Lawsuits filed under California, Illinois insurer fraud laws may increase

February 17, 2016
Modern Healthcare

California got a $3.1-million piece of the settlement pie when drugmaker Warner Chilcott agreed to pay the federal government $125 million in October over allegations it defrauded Medicare and Medicaid.

But the state did much better in a second, lesser known settlement with the drugmaker just two months later. It got $11.8 million. 

That heftier payout stemmed from a separate but similar case brought under a California law that allows whistle-blowers to file lawsuits alleging fraud against private insurers. 

California and Illinois are the only states with such laws, and until now, not many healthcare lawsuits have been filed under those statutes. That, however, may change, as awareness of the laws -- and recognition of the potential rewards for those who use them -- grows. Fraudsters face triple damages under the laws, and whistle-blowers are often entitled to larger shares of recovered money than what they can get under the federal False Claims Act.

“Nothing encourages people to come forward and incentivizes integrity like successful cases,” said Scott Simmer, a Washington D.C. attorney who represented whistle-blowers in the Warner Chilcott cases. He expects to see more cases.

The idea behind the laws, which have been on the books for years, is that it's in a state's interest to pursue fraud against private insurers because such misdeeds raise healthcare costs for everyone. 

“We have found that health insurance fraud is one of the biggest problems we have,” said Nancy Kincaid, a spokesperson with the California Department of Insurance. “It's a multi-billion dollar problem. Everybody is paying for these losses.” Kincaid also expects to see more such cases in California.

There's no way to track exactly how many cases are now being brought under these laws in California and Illinois. The cases typically remain private – or under seal – at first. In some cases, the cases can stay under seal for years.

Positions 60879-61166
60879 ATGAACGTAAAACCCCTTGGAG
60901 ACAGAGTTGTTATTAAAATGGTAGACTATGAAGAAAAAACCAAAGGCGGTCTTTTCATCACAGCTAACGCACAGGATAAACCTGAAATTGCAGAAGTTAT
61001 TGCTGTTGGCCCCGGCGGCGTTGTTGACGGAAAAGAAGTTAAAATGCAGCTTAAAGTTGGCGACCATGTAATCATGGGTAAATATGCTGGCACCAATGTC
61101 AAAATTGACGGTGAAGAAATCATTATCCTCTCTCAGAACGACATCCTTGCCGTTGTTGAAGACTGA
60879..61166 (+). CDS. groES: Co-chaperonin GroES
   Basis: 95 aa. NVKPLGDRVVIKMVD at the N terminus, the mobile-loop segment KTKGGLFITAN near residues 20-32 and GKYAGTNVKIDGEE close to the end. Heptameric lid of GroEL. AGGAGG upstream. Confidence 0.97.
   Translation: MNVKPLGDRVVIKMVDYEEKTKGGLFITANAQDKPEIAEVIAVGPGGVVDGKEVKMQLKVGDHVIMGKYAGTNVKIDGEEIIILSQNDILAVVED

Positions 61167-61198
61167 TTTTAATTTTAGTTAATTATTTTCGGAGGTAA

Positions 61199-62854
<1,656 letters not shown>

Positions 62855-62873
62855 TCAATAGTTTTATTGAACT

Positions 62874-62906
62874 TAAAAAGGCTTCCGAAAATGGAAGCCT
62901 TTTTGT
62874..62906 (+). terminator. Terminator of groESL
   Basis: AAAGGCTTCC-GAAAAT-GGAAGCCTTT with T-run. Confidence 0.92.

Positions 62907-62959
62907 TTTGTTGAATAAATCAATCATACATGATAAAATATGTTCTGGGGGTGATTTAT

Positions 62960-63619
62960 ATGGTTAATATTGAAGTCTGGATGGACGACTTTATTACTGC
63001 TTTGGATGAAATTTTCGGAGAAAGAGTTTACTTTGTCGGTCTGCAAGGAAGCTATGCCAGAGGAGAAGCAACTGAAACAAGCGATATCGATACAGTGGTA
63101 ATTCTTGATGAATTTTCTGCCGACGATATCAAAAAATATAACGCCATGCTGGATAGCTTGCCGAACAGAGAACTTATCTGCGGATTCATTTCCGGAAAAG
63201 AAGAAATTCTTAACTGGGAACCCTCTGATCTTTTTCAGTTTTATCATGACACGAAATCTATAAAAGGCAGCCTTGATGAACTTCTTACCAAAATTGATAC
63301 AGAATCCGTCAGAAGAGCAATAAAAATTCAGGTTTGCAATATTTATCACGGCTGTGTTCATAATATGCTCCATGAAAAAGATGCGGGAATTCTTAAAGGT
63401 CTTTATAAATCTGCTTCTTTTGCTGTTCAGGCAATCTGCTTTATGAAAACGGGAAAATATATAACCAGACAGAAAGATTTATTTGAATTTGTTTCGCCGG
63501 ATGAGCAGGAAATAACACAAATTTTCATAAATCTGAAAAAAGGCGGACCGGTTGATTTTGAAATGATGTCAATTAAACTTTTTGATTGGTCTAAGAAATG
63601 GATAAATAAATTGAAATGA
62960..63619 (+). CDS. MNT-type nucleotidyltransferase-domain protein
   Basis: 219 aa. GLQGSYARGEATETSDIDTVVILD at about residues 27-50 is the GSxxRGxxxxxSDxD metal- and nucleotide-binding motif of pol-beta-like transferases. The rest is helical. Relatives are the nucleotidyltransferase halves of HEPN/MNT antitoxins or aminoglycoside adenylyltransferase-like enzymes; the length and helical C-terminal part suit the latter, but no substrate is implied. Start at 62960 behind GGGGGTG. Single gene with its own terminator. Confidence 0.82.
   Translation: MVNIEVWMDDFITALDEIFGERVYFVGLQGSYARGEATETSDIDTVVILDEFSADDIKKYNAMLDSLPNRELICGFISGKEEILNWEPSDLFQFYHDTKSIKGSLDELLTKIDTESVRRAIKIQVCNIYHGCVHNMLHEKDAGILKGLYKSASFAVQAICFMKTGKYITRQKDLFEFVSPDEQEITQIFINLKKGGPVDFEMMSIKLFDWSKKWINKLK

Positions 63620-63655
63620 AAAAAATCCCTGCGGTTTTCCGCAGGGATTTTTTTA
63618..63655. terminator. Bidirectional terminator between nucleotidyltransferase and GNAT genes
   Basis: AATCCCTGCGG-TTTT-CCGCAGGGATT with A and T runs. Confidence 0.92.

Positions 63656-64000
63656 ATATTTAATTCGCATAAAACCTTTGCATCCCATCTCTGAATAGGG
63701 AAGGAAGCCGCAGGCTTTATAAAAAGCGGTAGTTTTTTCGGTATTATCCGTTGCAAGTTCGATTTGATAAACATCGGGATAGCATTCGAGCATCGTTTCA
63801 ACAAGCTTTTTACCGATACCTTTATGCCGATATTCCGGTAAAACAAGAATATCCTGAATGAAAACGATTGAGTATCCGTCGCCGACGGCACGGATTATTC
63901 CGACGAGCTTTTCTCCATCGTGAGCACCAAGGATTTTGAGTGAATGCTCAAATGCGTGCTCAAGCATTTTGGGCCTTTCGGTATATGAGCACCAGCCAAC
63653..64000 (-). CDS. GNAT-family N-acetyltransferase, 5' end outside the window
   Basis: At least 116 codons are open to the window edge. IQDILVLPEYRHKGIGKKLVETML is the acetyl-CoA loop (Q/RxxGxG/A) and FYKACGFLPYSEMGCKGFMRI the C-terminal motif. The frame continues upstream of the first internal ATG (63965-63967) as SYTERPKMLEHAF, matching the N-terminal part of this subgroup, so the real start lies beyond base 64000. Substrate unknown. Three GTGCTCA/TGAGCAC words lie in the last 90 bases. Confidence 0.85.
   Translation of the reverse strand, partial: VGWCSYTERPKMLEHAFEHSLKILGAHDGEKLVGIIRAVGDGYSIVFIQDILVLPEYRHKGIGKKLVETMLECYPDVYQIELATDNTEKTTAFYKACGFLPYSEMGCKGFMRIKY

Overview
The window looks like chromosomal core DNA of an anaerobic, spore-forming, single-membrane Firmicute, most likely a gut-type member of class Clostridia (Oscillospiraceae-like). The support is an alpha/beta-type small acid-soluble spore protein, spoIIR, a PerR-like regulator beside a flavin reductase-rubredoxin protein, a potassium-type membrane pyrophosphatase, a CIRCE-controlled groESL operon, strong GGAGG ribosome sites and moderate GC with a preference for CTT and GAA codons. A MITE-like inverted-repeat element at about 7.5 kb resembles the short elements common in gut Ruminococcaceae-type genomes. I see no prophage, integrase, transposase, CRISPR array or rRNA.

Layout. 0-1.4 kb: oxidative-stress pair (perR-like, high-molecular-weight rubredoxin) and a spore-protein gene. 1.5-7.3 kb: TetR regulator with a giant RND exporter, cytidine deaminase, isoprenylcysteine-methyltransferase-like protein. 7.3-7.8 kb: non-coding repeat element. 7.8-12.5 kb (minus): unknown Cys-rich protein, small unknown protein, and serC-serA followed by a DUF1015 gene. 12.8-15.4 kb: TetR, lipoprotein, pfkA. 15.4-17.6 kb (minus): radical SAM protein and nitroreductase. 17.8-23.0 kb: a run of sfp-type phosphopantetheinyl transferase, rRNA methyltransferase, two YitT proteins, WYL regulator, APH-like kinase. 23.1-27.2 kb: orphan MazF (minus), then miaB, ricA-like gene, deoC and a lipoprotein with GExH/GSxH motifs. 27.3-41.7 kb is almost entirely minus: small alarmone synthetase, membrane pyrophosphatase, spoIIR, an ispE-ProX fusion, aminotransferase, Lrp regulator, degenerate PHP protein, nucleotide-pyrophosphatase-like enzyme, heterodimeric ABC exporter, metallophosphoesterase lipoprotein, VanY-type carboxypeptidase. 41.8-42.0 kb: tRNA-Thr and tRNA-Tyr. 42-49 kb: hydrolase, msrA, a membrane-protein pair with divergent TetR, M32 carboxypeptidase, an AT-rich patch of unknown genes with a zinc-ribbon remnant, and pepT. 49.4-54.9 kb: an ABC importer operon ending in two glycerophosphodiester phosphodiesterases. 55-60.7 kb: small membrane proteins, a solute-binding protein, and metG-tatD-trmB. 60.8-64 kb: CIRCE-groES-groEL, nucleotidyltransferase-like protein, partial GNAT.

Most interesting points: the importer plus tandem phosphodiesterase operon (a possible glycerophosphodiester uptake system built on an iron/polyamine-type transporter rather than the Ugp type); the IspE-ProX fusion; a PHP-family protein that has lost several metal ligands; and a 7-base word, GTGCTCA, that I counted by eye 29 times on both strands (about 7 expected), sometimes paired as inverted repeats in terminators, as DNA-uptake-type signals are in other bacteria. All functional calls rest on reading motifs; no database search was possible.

But R. Scott Oswald, managing principal of The Employment Law Group in Illinois, which represents whistle-blowers, said he and his colleagues are seeing more whistle-blowers taking action under the Illinois statute. His firm has several cases that have been under seal for years, he said.

“There's probably a lot more fraud that's occurring than people realize,” Oswald said.

Justin Berger, a principal at Cotchett Pitre & McCarthy who represents whistle-blowers in such cases in California, said his firm also seems to be filing more of the cases lately. Berger said he's also hearing from U.S. attorneys that they're seeing more of the lawsuits filed in conjunction with Medicare fraud cases.

“It's becoming more common because there's a little more visibility,” Berger said.

Historically, the California and Illinois laws haven't grabbed much attention. Over the years, not too many healthcare related lawsuits had been filed under the California law and even fewer had been filed in Illinois, Simmer said... (To read the entire article, please click HERE)